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A Different View of FPGA

Lattice Lays an Alternative Course

For as long as most of us can remember, the FPGA game has been about bigger, faster, louder – more LUTs, more IOs, faster SerDes, more DSP – the list of things the leading vendors have piled onto tiny squares of silicon boggles the mind. The fundamental strategy has been the same: Make the FPGA the center of your system. Replace the ASIC or ASSP with an FPGA, and reap the benefits of programmability and flexibility. Of course, there has always been a “catch.” FPGAs are more expensive, more power-hungry, and slower than their task-optimized ASIC/ASSP brethren. The tradeoff space is clear. If you need programmability and flexibility more than you need that extra oomph in cost, power, and speed, choose an FPGA.

Lattice Semiconductor is charting an alternative course. Rather than expanding the FPGA to take over the entire system, Lattice has worked to design devices that bring the benefits of programmability and flexibility to your system without trying to replace your ASIC or ASSP. They want you to leave that fast, cheap, low-power ASIC or ASSP exactly where it is, thank you very much, and park one of their much more modest FPGAs alongside. The theory is, you end up with the best of both worlds – the task-optimized awesomeness of ASIC/ASSP with the flexibility of FPGA.

Recently, Lattice quietly rolled out two new members of their ECP5 low-cost FPGA family, the ECP5-5G and ECP5-12K. ECP5-5G supports up to 5 Gigabit SerDes (as the name implies) with up to 85K LUTs in a 10mmx10mm package. The largest device has 3.7 Mb of embedded memory and 156 18×18 multipliers. ECP5-5G supports multiple 5G protocols including PCI Express Gen 2.0, CPRI, and JESD204B. The much smaller ECP5-12K drops the SerDes, but offers programmable IO support for popular interface-bridging functions including LVDS, MIPI and LPDDR3. In other words, you can snuggle one of these little guys up next to your ASIC or ASSP and get a ton of flexible connectivity without having to replace your whole show with programmable logic. 

Lattice is targeting applications in the industrial, communications and consumer markets ranging from small cells, industrial video cameras, games, and broadband access equipment to LED controllers, machine vision, and motor control. Their low-cost, small form-factor, low-power strategy goes against the trends in programmable logic, but it makes a lot of sense in the system-level view of the applications they are targeting. Often we design FPGAs into a system because we need the flexibility that programmable logic provides. But, in some situations, we can isolate that need for flexibility down to a fairly small chunk of the system – usually around IOs. In a way, Lattice is leading the modern rebirth of the idea of FPGAs as “glue logic.”

It takes a fine-tuned strategy to compete in the high-stakes FPGA space against powerhouses like Xilinx and Altera/Intel. Lattice has been thoughtful and prudent in choosing where and how to engage the big guys. One of their more visible initiatives has been to take the ultra-low-cost, tiny-form-factor, negligible-power side of the FPGA spectrum. Lattice’s acquisition of SiliconBlue a few years ago gave them a unique offering in FPGAs for the mobile/consumer market that was entirely unmatched by other FPGA players. The company continues to enjoy a virtually unchallenged position in that market with their iCE family of FPGAs, but the number and diversity of customers in that space is comparatively small, and pricing pressure is extremely high (due to the incredible production volumes of devices in that market).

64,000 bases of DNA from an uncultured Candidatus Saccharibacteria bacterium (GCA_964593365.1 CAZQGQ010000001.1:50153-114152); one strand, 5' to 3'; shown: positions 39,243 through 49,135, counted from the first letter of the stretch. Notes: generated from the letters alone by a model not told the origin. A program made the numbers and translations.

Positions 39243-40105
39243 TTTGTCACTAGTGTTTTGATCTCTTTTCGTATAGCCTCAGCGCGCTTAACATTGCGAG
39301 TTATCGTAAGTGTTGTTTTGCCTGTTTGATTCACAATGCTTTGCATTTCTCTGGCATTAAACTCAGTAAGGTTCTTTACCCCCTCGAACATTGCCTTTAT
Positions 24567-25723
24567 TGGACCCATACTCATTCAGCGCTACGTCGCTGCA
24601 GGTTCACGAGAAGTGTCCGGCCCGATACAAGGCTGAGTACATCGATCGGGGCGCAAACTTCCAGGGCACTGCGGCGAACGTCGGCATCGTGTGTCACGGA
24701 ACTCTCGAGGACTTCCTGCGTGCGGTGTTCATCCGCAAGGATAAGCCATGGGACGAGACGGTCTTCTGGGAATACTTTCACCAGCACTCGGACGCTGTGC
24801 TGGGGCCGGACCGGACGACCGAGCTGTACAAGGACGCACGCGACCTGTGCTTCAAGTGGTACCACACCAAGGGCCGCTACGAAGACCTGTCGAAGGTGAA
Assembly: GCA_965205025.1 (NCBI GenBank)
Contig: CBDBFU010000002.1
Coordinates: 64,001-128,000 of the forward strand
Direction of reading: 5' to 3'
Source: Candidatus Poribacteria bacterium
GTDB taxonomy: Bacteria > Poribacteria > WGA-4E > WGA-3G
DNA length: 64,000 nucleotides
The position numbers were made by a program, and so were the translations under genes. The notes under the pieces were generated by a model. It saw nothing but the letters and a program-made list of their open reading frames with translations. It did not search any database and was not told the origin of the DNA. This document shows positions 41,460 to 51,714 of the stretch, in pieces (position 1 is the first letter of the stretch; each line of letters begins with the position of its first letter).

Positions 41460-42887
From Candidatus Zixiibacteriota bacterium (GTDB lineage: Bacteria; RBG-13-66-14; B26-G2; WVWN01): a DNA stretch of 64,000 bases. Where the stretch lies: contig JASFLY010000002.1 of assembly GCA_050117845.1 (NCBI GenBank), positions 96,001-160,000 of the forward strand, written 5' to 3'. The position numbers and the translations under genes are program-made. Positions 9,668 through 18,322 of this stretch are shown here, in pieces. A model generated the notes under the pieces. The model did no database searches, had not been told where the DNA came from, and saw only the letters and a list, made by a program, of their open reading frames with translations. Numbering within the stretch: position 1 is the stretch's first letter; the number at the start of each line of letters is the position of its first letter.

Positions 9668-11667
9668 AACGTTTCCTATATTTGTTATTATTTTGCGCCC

The bigger challenge is this low-end, high-value FPGA segment where the big players are most definitely not sitting on the sidelines. Lattice’s strategy there has been to optimize their offerings for specific types of applications. In the release for the latest announcement, the company claims a 40% cost advantage, 30% power advantage, and “twice the functional density” (meaning more LUTs in a smaller package) compared with “competing FPGAs.” While these “fuzzy, feel-good” comparative numbers are always a good cause for skepticism, Lattice does back up their claims with a decent amount of data. They show, for example, that you can have a fully functional SerDes design consuming as little as a quarter-watt of power. That’s pretty miserly when it comes to power budgets for SerDes, regardless of what you might consider “competing FPGAs.” 

Lattice is rebelling against FPGA industry norms in other ways, too. In a market where the standard procedure is to announce products years before they are available, Lattice typically doesn’t start talking about a new offering until the product is ready to ship and is supported in the tool suite. That’s a refreshing change, particularly if you’re like most engineers – when you hear about a new solution, you want to get started with it right away. Nothing is more of a let-down than learning about an awesome new capability that will solve all your engineering woes, only find out that you won’t be able to touch it for 24 months or more.

While Lattice is comparatively quiet, some of their solutions are very compelling. If your design is in one of the sweet spots they’re targeting, it might pay to check out what they offer. You might find some good benefits walking the alternative path. If you’ve dealt with Lattice in the distant past, you might find some refreshing changes. Gone is the stodgy, old-school culture, replaced by a more collaborative and energetic culture that must manifest itself all the way into customer engagements. Sometimes, that aspect of a company is just as important as the differentiation in the products themselves.

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